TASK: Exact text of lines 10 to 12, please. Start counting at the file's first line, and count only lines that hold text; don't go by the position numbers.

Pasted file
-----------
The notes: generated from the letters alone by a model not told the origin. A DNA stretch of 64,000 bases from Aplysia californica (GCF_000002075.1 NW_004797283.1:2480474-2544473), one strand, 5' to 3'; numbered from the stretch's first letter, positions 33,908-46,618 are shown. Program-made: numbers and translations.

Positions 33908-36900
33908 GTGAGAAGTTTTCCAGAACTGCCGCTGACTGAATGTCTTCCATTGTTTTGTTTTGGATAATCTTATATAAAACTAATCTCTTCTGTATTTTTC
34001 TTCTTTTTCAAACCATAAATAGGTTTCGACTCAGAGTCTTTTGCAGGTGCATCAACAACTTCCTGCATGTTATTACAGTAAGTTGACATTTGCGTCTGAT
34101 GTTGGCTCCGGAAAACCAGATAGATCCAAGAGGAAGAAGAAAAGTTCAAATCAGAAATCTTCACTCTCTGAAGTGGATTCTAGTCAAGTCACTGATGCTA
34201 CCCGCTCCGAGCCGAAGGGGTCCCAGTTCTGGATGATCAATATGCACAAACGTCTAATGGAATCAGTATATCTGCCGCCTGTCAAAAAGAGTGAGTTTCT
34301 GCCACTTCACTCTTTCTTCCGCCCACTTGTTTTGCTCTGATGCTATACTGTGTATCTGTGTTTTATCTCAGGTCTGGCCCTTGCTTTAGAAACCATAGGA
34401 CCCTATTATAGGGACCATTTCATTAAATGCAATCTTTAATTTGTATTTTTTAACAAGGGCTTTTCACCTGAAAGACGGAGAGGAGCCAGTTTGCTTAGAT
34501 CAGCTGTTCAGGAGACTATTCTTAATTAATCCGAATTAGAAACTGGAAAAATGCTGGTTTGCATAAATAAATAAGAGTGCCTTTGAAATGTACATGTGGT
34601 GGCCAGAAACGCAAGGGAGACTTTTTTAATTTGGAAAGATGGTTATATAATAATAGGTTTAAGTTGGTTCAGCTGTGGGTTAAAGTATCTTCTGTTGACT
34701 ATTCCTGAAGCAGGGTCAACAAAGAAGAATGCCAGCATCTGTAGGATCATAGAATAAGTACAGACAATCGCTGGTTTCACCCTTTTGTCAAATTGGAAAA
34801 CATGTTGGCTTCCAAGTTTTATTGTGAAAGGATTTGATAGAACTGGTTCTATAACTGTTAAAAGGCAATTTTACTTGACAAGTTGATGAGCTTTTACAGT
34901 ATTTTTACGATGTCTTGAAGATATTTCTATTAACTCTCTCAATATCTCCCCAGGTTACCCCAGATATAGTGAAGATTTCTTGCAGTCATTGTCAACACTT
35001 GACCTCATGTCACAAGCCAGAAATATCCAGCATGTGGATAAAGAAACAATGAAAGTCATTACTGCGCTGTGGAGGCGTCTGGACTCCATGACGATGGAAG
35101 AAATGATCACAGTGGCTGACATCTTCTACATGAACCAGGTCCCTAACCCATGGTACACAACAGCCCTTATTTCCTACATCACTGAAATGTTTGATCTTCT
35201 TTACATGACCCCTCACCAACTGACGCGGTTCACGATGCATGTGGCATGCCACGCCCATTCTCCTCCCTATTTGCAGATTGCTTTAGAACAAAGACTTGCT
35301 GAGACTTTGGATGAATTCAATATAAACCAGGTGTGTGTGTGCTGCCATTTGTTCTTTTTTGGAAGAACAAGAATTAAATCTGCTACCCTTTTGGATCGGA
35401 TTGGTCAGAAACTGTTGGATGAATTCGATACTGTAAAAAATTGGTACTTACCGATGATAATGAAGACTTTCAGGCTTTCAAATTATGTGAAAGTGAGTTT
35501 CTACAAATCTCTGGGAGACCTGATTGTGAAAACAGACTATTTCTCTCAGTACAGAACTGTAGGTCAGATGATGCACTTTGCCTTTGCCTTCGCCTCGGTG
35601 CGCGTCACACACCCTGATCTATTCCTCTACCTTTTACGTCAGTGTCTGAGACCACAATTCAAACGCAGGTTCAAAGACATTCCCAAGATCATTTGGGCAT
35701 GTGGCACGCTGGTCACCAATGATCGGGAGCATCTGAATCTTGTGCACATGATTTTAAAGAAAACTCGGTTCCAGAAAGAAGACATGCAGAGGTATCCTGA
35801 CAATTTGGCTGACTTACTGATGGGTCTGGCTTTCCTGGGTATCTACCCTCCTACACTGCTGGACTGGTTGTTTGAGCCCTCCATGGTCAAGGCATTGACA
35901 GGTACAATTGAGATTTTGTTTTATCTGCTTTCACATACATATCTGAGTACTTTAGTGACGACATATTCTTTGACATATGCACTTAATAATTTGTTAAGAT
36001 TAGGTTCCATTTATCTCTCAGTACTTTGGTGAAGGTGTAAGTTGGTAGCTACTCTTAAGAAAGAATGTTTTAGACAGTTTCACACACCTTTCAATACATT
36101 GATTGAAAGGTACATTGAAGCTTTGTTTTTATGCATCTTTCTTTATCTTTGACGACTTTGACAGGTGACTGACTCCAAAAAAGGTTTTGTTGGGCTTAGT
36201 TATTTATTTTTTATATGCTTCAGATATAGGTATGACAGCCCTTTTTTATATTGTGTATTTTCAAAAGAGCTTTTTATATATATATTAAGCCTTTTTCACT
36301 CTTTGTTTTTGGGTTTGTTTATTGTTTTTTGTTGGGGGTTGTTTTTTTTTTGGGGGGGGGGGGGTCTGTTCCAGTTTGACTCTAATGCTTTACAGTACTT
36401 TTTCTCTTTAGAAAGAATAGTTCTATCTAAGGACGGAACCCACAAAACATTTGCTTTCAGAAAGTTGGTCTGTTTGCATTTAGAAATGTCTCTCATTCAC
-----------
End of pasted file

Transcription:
34601 GGCCAGAAACGCAAGGGAGACTTTTTTAATTTGGAAAGATGGTTATATAATAATAGGTTTAAGTTGGTTCAGCTGTGGGTTAAAGTATCTTCTGTTGACT
34701 ATTCCTGAAGCAGGGTCAACAAAGAAGAATGCCAGCATCTGTAGGATCATAGAATAAGTACAGACAATCGCTGGTTTCACCCTTTTGTCAAATTGGAAAA
34801 CATGTTGGCTTCCAAGTTTTATTGTGAAAGGATTTGATAGAACTGGTTCTATAACTGTTAAAAGGCAATTTTACTTGACAAGTTGATGAGCTTTTACAGT